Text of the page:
CHENNAI: Former Australia pacer Glenn McGrath feels Bhuvneshwar Kumar and Jasprit Bumrah will enjoy bowling in England conditions and the onus is on India’s batsmen to deliver in the highly-anticipated five-Test series in August.
“Bhuvi and Bumrah have got pretty good control. That’s what you need in England. I expect Bumrah to do really well simply because of the way he bowls. He has got a unique action, but he bowls good lengths. In England, you just have to get the right length. There will be a little bit of seam movement and swing in the air. He will enjoy bowling with the duke ball which has a pronounced seam. It’s a question of the Indian batsmen getting enough runs,” he said
McGrath, who is here to supervise MRF Pace Foundation camp, also spoke on the ball-tampering row that shook the cricket world.
India will be playing a Test series in England after a lot of white-ball cricket. How challenging is it going to be for them to adapt to the red ball in the English conditions?
A lot of it depends on the tour matches and the preparation time. You have got to adapt a lot quicker these days. Well, most of these guys have played in England before. Experience plays a big part to be able to adjust and adapt quickly. They have to rely on experience.
Virat Kohli vs James Anderson is expected to be the defining battle during the Test series…
Obviously, Kohli is a more experienced player this time around. There’s no doubt that he’s a quality batsman, but the English conditions are pretty tough. When you have got a bowler like Anderson who knows the conditions so well and bowling pretty well at the moment, it’s going to be a lot of hard work for Kohli. He has got to be prepared to work hard. He can’t just go out and play his game and hit through the line. He has got to be able to adapt. You want your best batsman to perform. If he performs, it will have a knock-on effect on the rest of the team. I’m looking forward to that battle.
How did the recent ball-tampering incident affect you?
It’s been a lot of different emotions. A lot has been said. There is nothing new I can add to what happened. To think that you can get away with that in the first place was very naive. The punishment has been quite extreme. But if you look at positives to come out of it, it will be interesting to see what happens if somebody gets done for ball tampering in the future now. So the line in the sand has been drawn there. If anyone gets done again, the punishment might be a little bit harsher. It’s a low point for Australian cricket.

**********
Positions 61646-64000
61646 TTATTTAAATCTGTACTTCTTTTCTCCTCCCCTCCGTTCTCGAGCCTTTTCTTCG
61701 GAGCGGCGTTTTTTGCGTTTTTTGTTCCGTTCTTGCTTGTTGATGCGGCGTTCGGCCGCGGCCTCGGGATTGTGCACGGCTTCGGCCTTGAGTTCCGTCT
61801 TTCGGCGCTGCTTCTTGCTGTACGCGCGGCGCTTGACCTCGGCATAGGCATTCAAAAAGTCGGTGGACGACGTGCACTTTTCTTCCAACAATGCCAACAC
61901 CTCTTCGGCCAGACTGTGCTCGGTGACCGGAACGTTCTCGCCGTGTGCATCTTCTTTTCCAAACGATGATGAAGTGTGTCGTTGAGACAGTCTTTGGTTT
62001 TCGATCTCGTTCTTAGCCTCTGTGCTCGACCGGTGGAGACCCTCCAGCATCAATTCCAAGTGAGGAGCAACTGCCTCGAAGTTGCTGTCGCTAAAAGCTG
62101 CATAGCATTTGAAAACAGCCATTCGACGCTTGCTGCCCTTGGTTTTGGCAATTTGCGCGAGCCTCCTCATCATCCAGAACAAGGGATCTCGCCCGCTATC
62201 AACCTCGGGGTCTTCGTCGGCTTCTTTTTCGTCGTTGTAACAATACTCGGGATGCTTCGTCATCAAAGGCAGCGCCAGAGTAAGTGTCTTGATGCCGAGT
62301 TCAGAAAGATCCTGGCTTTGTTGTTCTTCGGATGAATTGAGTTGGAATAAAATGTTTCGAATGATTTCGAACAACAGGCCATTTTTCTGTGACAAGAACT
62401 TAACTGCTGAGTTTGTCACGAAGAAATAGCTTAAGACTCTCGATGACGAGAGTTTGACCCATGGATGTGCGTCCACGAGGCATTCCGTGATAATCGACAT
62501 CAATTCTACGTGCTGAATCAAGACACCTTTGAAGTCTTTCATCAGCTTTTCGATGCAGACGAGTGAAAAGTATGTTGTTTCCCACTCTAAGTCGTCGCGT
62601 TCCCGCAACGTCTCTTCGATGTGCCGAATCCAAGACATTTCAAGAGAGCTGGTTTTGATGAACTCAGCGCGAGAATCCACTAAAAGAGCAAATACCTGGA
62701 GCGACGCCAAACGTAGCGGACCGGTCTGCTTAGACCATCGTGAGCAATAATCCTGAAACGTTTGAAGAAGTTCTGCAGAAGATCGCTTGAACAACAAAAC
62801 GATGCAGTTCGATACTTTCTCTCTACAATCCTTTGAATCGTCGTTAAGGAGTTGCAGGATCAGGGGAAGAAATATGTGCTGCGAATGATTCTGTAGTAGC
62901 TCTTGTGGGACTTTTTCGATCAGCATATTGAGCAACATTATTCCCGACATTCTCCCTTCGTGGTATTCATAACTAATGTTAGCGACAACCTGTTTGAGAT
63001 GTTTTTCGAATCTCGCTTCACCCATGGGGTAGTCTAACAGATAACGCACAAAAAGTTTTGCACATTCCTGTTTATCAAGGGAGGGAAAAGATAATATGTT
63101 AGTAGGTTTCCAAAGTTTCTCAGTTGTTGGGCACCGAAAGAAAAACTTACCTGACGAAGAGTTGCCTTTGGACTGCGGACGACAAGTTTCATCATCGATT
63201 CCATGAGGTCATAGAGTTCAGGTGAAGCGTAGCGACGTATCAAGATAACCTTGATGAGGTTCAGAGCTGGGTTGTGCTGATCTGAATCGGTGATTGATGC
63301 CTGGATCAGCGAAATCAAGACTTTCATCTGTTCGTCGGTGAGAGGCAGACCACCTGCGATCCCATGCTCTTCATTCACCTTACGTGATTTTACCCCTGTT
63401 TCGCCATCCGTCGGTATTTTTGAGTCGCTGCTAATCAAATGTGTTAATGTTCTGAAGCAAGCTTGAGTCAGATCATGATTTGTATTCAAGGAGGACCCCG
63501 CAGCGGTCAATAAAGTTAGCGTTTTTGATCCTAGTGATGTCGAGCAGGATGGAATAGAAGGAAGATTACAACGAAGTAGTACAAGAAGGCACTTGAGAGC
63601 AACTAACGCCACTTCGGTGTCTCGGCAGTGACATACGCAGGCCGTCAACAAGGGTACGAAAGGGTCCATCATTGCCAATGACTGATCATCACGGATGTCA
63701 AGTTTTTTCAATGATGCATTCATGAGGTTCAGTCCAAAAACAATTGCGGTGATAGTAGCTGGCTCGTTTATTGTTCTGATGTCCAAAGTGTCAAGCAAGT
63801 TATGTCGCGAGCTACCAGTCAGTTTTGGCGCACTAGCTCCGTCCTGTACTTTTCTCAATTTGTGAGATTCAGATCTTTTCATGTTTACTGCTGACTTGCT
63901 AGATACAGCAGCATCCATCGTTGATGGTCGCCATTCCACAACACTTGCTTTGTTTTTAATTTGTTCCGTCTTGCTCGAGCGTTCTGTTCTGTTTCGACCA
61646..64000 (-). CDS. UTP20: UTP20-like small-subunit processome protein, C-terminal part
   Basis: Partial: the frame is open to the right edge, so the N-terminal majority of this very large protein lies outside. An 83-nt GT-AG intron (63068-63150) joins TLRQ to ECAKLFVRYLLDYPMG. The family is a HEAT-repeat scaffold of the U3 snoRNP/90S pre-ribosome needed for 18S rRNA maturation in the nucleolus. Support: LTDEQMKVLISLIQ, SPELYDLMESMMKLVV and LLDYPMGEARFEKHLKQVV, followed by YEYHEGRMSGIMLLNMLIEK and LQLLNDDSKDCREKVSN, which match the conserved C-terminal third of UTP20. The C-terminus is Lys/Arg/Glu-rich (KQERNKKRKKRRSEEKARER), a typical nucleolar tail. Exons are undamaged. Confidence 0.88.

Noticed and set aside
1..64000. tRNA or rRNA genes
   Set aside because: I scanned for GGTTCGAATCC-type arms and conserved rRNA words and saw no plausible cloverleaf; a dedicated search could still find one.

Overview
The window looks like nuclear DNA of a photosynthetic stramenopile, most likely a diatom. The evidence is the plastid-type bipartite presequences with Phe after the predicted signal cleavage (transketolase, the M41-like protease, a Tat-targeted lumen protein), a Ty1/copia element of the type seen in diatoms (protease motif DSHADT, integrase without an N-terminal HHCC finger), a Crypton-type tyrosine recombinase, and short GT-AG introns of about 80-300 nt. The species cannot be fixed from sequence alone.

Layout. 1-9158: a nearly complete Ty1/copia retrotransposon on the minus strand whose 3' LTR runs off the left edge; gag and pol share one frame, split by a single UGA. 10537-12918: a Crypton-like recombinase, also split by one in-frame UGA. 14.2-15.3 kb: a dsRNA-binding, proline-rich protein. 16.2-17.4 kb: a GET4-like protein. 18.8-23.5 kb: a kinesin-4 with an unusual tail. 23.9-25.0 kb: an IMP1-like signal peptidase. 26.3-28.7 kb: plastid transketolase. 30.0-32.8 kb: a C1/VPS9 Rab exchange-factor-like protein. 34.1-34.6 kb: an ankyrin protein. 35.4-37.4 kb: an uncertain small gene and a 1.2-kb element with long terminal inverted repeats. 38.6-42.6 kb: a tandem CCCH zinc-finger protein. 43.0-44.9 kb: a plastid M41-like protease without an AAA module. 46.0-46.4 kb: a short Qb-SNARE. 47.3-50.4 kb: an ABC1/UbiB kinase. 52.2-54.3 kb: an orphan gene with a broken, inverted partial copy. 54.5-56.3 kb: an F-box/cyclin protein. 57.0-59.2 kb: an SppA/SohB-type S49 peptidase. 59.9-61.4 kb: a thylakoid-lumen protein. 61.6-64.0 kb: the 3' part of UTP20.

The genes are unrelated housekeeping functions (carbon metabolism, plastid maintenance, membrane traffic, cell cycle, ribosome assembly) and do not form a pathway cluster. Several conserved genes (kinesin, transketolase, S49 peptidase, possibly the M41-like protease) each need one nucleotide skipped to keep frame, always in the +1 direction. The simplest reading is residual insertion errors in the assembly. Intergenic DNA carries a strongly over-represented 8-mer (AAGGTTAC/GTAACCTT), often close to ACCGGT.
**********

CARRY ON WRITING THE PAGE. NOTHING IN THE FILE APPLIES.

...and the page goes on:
You said the Austr alians were naïve. On top of that, they then admitted it at a press conference, which made it worse…
Yes, they should have sent the coach for a PC like every other team does. There were a lot of errors made from the outset. They have been severely punished. They know that what they did was wrong. They had to front the media and everyone back home.
Can ball tampering be stopped?
The umpires are in a good position. They can see what’s happening. With technology and 30-odd cameras around, they can see everything. I don’t know whether you can stop it. It’s up to the umpires and the technology at hand. If they see it as a problem, they have to be really proactive and get on top of it.
Do you think Steve Smith and David Warner can bounce back?
Yes, everyone makes mistakes. I’m sure Smith will come back a better person and player. Warner might find it a little tougher coming back, but he, too, is good a player as well. Australia need these quality players in the team.
There have been suggestions that Australia have to cut down on sledging. Should Aussies mellow down a bit?
I think the media blows sledging out of proportion. They have done it ever since I was playing. I think the Australian way is to play hard and tough in the middle, but in all fairness. That’s where the line was crossed previously. I know the way the Kiwis go about it and I respect that. If we become too nice on the field, that’s not the Australian way. The attitude the Australians have to get back to is the right balance of killer instinct and competitive nature. In Australia, we call it a little bit of mongrel. I think sledging is a wrong term. There is always a bit of chat. Abuse and being personal; all these things are crossing the line. The little bit of chatting is putting a pressure on the opponents and making them feel uncomfortable.
Al Jazeera’s sting operation and corruption in cricket... Does it worry you?
There is always a concern if it’s true. If it’s happening, it’s really disappointing. It’s hard to comment as nothing has been proved yet and I haven’t seen the footage. You need to back it up with evidence.